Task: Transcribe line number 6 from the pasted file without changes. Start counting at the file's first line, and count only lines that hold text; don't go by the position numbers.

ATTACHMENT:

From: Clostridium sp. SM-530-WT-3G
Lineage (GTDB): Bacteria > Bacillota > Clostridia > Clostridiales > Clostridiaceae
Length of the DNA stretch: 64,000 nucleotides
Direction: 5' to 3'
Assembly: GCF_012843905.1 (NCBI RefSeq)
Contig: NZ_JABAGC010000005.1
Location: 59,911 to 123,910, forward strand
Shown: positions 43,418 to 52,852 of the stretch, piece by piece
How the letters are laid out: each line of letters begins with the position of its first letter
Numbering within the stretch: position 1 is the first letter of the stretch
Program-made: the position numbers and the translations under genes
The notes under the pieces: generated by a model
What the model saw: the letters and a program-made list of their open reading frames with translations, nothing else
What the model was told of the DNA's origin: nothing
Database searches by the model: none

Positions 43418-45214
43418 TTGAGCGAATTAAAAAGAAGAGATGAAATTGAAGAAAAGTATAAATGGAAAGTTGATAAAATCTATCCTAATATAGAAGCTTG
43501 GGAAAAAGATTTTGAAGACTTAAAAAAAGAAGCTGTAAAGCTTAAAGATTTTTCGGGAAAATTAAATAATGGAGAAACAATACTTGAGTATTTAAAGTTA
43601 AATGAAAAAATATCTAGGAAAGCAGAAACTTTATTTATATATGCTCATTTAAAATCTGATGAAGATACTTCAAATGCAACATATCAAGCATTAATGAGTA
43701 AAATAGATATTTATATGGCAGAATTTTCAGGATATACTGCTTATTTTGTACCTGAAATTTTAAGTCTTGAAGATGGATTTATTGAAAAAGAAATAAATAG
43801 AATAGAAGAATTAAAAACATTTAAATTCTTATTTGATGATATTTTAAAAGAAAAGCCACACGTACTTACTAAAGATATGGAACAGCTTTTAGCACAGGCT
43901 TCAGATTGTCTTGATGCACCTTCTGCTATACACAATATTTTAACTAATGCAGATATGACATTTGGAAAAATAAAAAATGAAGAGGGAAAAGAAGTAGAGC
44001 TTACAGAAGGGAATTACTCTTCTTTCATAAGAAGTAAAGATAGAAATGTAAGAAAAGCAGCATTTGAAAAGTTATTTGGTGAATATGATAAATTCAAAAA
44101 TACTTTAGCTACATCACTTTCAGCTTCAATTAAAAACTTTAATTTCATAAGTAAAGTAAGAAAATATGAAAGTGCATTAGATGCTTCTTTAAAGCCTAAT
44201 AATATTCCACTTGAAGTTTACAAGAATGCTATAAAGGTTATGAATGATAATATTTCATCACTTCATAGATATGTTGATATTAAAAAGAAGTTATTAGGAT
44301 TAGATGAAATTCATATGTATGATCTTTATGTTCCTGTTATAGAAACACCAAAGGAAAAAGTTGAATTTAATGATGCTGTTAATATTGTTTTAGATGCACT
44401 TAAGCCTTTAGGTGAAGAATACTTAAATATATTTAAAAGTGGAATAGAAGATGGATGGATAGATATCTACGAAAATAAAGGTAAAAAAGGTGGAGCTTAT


Contig: NZ_JABAGC010000005.1